One of the great advantages of being a Freemason is having the opportunity of visiting other Lodges that meet in venues you wouldn’t ordinarily be able to gain access and of course making new friends. Last week was one of those occasions, I have for many months looked into the possibility of becoming a Freeman of the City of London and join one of the 7th oldest City Livery Companies.
So, I was delighted when the Secretary of Taurus Lodge 3981, the private Lodge of the Worshipful Company of Butchers, invited me along to their installation meeting. Their normal venue was at Butchers’ Hall, however, as they have leased the building to the construction consultants of St. Barts Hospital, it has been agreed to meet on the other side of Smithfield market at The Charterhouse. What a magnificent building it is too. The site upon which Sutton’s Hospital in Charterhouse stands was acquired in the middle of the fourteenth century as a burial ground for the victims of the Black Death. As not all the space was used, a Carthusian Monastery was established here in 1371 by Sir Walter de Mauny (Manny), one of Edward III’s senior advisers. A prior and twenty-four monks were accommodated in two-storey houses arranged round a characteristically large cloister, and the church, built alongside the burial ground, became the priory church. Thomas More, ’A man for all seasons’, friend of Erasmus and later Henry VIII’s Chancellor, frequently visited Charterhouse as a young student, as it was an important centre of ecclesiastical learning.
In 1535, the monks refused to conform to Henry VIII’s Act of Supremacy and some were brutally executed at Tyburn. The monastery was suppressed and passed to the Crown. Subsequently it was granted to Lord North, who constructed a fine Tudor mansion which was later sold to the fourth Duke of Norfolk, who further embellished it. On 23 November 1558, Elizabeth I arrived at Charterhouse from Hatfield on the fifth day of her reign and stayed for five days before proceeding to the Tower of London on the way to her coronation in Westminster Abbey. In later years she would return to Charterhouse on at least two other occasions. Upon succeeding to the throne in 1603, James I came to Charterhouse from Edinburgh and held his first council in what is now the Great Chamber.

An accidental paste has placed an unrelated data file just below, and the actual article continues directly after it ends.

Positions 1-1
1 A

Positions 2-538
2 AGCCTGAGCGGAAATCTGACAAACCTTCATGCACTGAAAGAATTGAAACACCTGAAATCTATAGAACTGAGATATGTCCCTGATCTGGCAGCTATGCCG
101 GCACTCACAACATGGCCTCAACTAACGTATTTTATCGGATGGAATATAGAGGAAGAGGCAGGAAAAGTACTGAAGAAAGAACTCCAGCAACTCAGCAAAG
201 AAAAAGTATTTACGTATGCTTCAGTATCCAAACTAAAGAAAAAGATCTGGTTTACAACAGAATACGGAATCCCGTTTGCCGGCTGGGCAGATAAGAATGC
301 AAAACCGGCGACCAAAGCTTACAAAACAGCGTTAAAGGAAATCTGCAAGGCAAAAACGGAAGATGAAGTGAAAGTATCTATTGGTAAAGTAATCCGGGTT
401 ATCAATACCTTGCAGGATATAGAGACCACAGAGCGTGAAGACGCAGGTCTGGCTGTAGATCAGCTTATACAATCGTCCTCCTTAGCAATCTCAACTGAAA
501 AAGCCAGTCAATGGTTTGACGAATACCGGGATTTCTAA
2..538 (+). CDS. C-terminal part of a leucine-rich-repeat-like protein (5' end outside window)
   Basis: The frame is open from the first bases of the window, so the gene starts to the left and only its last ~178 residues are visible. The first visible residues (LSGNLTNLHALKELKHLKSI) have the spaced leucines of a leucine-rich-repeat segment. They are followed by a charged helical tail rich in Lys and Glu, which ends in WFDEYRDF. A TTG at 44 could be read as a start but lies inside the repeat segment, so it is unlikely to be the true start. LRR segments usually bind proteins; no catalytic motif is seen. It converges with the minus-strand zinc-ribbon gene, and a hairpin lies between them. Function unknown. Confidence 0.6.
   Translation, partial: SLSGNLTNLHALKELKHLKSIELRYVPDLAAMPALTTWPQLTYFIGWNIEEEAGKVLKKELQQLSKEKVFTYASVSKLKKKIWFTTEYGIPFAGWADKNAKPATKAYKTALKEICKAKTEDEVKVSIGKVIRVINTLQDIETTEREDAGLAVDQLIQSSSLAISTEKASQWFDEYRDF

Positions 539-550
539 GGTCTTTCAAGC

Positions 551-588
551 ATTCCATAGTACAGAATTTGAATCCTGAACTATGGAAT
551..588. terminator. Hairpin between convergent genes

In 1611 Norfolk’s son, Thomas Howard, first Earl of Suffolk, sold the mansion to Thomas Sutton, building Audley End in Essex with the proceeds. Sutton was said to be the wealthiest commoner in England. He had held the post of Master of the Ordnance in the Northern Parts from 1568 to 1594 and his involvement in the coal trade, advantageous property dealings and money lending had enabled him to amass a considerable fortune. He used much of his wealth to endow a charitable foundation to educate boys and care for elderly men, known as ‘Brothers’ (London Metropolitan Archives). John Wesley, founder of the Methodist Church, was a pupil at the school in Charterhouse as was William Makepeace Thackeray, in the early nineteenth century. The school was moved to Godalming, Surrey, in 1872, when Robert Baden-Powell was a pupil. The area was divided, though the almshouse continues to this day to occupy the land to the west.
The Lodge meeting was held in the Great Chamber, which was adorned with ancient tapestries and dimly lit. A nice little touch was that all the officers of the lodge wore tail coats.
After a superb installation we retired to an area next to the chapel for a drinks reception before being called for dinner in a candle lit dining room adjacent to the great Hall.
The Festive Board was a delight, with exceptional food and company.
My grateful thanks must go to my host for giving me the chance to experience excellent ritual in a superb environment .
That’s what Freemasonry does best.